My favorite airport?  I love all the features designed into the Singapore Changi Airport. Having won the Best Airport Award seven years in a row, you quickly learn why.  With relaxing forested areas and the world’s largest indoor waterfall, a butterfly garden, a movie theater, swimming pool and world class restaurants and shopping, this airport earns the top spot.  My favorite domestic airport is Atlanta Hartsfield-Jackson Airport. Built in 1980, I was one of the first passengers coming through this modern airport and they have kept it growing and modern ever since.  My favorite feature is the art galleries placed all over the airport, each with different themes and always changing. My favorite artwork is between Concourses A and B. Besides interesting sculptures in the center of the underground walkway, and murals lining the sides of this 450 foot passage, most people don’t look up to see the most interesting ceiling covered in art, an installation called Flight Paths. This walkway has sounds of rain, simulated lightning and thunder and is missed by most travelers. The worst airport?  In my opinion, it’s Charles de Gaulle in Paris.  It’s so spread out, it’s larger than most cities in Alaska.  Maybe all of them!  You have to allow hours to navigate between flights and it always seems to be under construction. Terminals and gates are labeled nonsensically and you’ll find gates and terminals labeled with F12H and KA12T and the like.  I’ve been through CDG a plethora of times and I still don’t get it. You have to leave and reenter security at least once per plane change and typically, your terminal isn’t on the train system and they shuttle you from terminal to terminal, using back entrances, stairways and alleys.  What a mess!

While I realize most travelers look at airports as an inconvenience, and the length  of time spent mid-air as a “boring part of travel which must be endured” to get to the destination which is the real excitement, just know that for some of us, “it’s the journey and not the destination.”

America’s Best and Worst Airports

Wednesday, December 8th, 2010
Just in time for the busy holiday travel season, the Daily Beast is out with its second annual list of America’s best and worst airports. There’s good news for those who fly from Phoenix but bad news for those who use Newark.
The Daily Beast ranked the 27 largest airports in seven categories, including how quickly travelers get in and out, the number of incidents and accidents, and amenities. Each of these categories was weighed accordingly, with the largest components being on-time departures and arrivals.
Sky Harbor International Airport in Phoenix gets the top spot with on-time departures 84 percent of the time in 2010, on-time arrivals at 86 percent, on-time holiday departures at 85 percent and on-time holiday arrivals at 84 percent. The average time spent waiting in a security line at Phoenix was only 10 minutes.  The website also ranks Phoenix high in categories including safety and airport amenities.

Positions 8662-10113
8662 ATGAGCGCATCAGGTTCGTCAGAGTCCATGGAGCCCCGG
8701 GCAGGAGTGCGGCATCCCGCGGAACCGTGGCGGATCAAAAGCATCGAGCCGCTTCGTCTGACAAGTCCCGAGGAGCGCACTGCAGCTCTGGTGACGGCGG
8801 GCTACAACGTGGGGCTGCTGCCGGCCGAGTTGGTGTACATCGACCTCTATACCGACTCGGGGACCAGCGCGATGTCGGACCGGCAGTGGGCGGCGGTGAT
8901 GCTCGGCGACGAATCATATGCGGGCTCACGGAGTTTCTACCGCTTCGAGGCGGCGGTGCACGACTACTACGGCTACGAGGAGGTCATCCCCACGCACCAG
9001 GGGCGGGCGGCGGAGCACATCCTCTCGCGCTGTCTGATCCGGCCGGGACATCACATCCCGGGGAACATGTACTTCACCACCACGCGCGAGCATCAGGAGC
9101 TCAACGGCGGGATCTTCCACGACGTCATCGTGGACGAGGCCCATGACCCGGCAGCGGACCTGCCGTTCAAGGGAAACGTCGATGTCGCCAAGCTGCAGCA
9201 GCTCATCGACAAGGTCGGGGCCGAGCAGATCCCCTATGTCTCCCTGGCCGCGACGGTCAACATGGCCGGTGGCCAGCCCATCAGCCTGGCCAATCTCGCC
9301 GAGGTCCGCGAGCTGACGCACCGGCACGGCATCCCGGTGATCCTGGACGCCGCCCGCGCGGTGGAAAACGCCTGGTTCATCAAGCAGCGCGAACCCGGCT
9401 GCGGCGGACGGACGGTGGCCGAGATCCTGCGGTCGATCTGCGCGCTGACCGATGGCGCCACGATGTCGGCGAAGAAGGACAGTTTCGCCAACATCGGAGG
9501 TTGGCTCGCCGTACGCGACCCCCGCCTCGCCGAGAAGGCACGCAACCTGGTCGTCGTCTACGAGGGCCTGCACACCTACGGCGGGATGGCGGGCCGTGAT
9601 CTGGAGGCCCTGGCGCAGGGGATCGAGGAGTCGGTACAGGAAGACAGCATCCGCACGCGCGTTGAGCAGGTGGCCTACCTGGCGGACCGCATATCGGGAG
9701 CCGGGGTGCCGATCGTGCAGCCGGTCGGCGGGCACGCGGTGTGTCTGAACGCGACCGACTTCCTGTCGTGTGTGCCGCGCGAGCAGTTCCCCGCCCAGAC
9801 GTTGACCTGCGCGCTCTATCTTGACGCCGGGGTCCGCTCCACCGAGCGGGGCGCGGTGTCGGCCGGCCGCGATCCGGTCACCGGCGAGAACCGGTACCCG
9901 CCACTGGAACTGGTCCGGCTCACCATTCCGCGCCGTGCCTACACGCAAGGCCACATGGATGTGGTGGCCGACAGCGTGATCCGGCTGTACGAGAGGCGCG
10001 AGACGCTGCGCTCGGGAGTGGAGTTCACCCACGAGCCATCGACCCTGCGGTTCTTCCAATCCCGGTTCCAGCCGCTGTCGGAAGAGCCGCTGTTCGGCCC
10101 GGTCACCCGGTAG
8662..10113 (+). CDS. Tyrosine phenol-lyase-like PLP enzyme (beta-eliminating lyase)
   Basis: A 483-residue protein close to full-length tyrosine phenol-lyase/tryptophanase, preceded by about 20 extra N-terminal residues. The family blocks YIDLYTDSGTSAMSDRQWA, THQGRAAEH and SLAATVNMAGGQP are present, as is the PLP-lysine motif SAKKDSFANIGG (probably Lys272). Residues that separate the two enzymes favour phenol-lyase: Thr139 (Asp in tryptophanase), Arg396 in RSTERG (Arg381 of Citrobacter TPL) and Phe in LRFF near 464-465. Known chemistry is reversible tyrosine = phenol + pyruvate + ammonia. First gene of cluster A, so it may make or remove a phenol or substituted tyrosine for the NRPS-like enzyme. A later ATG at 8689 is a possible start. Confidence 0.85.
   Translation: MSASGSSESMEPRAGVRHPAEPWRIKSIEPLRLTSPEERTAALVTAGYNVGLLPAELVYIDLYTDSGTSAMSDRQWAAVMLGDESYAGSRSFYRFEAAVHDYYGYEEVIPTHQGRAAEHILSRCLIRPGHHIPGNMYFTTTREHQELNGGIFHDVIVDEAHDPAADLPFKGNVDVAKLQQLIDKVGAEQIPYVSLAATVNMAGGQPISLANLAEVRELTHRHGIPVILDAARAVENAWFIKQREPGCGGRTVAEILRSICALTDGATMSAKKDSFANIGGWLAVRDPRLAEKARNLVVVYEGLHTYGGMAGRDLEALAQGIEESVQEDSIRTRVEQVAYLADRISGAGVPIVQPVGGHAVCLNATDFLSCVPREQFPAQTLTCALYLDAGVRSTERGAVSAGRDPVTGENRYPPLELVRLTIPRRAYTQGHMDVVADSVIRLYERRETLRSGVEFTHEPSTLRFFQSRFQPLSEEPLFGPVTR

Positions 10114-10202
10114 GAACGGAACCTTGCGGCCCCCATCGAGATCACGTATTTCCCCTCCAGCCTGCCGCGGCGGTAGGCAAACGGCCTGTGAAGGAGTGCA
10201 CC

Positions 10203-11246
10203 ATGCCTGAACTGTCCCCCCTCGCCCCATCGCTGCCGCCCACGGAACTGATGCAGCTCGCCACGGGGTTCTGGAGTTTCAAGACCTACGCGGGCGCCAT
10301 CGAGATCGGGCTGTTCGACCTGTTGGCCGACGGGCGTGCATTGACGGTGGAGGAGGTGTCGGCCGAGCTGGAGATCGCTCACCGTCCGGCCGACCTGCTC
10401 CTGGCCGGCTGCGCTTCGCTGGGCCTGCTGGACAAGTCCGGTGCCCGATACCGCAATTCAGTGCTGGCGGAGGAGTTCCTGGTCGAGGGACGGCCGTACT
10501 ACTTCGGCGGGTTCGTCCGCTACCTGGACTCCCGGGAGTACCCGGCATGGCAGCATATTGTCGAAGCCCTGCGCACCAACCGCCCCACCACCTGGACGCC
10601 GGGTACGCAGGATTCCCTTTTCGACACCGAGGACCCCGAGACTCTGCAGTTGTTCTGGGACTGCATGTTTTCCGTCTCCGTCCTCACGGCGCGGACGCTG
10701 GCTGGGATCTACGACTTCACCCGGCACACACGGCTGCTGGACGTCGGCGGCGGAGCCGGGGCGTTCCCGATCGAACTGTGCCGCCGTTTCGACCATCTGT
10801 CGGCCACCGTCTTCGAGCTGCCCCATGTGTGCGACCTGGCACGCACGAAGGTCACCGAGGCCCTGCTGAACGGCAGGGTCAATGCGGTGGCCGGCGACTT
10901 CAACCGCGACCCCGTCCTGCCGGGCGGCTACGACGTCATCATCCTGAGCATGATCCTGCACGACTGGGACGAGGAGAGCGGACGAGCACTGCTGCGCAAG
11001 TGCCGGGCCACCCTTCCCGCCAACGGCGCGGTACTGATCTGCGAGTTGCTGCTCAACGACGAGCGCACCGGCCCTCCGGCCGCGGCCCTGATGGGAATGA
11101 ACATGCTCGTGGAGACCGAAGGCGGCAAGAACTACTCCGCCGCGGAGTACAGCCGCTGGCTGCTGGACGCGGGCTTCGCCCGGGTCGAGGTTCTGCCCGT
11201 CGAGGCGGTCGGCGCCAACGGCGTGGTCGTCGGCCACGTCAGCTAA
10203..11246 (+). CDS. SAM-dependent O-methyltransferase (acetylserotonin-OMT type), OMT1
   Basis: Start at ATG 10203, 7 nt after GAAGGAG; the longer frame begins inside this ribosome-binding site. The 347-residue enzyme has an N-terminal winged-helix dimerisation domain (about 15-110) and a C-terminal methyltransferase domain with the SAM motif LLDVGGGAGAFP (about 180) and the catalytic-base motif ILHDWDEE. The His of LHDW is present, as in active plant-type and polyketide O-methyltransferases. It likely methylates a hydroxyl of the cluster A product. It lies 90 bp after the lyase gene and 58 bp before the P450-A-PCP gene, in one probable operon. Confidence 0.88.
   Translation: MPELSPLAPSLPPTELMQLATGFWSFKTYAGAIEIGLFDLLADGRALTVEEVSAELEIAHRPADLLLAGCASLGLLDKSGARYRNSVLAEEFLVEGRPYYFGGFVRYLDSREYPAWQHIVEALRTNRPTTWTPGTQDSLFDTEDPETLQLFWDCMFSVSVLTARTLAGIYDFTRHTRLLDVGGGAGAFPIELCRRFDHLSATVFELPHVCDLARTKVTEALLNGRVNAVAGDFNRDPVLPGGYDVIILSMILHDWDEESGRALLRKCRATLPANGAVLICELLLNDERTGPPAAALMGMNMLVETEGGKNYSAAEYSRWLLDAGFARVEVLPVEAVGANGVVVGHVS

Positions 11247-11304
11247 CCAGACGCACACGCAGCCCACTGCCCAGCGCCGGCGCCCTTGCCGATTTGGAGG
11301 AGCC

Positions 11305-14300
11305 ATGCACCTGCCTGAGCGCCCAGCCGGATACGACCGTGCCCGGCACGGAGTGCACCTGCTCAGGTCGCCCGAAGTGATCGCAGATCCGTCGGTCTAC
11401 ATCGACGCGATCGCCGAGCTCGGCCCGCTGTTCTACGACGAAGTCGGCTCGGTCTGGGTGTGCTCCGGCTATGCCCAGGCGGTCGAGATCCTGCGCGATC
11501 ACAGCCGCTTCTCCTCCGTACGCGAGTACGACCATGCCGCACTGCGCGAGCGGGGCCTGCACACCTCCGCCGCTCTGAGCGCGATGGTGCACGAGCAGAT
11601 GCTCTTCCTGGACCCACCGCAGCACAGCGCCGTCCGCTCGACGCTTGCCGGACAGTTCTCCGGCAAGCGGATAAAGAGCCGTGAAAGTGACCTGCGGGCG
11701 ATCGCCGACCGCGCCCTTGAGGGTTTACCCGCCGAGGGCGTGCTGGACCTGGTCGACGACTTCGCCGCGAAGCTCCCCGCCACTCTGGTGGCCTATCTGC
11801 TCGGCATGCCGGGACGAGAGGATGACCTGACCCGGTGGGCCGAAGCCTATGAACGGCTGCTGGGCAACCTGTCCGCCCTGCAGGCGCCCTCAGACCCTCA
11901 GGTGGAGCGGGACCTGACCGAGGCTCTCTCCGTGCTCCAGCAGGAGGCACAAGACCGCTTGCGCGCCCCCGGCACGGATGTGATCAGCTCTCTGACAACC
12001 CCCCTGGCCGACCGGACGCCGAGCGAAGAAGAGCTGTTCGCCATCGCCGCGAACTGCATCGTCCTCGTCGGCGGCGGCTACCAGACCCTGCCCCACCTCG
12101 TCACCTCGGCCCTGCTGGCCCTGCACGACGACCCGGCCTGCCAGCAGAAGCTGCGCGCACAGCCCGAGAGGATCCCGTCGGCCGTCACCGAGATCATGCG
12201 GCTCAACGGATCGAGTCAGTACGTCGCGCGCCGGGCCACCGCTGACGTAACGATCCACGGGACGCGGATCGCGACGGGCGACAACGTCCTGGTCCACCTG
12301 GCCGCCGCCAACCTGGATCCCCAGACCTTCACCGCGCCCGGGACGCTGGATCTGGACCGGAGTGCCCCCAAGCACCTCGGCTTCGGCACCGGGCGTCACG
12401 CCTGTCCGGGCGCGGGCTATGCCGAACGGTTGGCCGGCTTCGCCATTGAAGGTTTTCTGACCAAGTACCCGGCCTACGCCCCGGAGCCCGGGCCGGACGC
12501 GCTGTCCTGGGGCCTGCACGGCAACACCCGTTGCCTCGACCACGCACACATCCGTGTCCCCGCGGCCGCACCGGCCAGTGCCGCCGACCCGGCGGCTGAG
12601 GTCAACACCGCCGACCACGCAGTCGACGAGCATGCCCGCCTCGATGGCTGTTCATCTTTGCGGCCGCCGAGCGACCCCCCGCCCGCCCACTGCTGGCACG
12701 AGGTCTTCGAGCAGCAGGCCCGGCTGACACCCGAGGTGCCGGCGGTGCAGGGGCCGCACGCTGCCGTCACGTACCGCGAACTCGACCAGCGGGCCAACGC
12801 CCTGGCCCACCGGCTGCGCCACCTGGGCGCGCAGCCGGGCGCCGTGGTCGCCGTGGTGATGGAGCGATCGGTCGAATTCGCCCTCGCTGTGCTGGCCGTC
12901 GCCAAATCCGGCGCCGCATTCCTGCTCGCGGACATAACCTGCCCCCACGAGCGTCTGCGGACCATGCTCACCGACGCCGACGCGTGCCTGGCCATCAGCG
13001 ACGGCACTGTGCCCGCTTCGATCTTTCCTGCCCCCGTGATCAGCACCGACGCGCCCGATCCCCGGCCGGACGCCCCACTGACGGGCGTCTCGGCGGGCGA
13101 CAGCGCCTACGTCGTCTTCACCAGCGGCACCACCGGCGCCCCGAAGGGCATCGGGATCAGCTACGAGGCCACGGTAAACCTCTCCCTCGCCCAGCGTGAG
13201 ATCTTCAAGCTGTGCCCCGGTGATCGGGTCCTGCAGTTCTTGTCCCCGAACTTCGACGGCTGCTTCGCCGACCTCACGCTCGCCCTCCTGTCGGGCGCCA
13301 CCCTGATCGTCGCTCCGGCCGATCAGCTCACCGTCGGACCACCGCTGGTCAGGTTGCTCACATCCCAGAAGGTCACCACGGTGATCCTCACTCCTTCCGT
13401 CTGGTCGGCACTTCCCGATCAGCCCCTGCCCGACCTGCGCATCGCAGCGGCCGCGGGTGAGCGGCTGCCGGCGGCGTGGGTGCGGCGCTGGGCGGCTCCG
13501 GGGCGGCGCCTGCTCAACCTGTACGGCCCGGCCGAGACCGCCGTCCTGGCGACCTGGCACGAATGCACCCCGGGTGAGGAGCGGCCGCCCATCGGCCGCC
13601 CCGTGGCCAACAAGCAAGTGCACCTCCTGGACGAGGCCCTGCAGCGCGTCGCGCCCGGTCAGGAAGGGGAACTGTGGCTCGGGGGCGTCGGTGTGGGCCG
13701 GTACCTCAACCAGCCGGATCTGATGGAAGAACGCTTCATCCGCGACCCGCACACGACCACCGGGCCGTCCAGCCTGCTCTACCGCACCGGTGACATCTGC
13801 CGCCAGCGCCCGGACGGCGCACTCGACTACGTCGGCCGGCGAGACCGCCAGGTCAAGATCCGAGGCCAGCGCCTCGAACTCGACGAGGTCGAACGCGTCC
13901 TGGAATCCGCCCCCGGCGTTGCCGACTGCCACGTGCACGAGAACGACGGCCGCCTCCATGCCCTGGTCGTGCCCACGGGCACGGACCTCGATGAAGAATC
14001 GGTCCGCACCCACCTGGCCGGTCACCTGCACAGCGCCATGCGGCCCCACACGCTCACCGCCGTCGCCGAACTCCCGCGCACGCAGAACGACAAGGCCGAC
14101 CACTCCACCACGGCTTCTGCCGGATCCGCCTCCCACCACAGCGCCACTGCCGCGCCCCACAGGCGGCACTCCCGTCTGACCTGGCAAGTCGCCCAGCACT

Other airports getting accolades include Seattle-Tacoma International in the second spot and Cincinnati/Northern Kentucky International Airport in third. Los Angeles Airport and Orlando International Airport rounded out the top five.

But the picture wasn’t so cheery for passengers at Newark Liberty International Airport, which ranked at the bottom of the list for the second year in a row. The Daily Beast says on-time departures were only 76 percent, on-time arrivals 73 percent, on-time holiday departures 77 percent, and on-time holiday arrivals 76 percent at the New Jersey airport, though average security wait time was only 7 minutes. Newark also ranked 24th in terms of safety and 26th in terms of airport amenities.

John F. Kennedy International in New York also ranked at the bottom of the list.

George Bush Intercontinental Airport (I said “airport” – not the man himself!) in Houston was ranked number one in 2009, but fell all the way to the number nine spot this year. The airport lost points for having a 77 percent on-time arrival rate during the holidays, as well as being near the bottom of the list in the “tarmac nightmares” category.

Charlotte/Douglas International Airport, however, was one of the biggest rank gainers since last year. The airport came in at number eight, a seven-spot jump from last year.

To pull together their list, the Daily Beast used data from groups such as the Bureau of Transportation Statistics, Flight Explorer and the JD Power and Associates 2009 North American Airport Satisfaction study.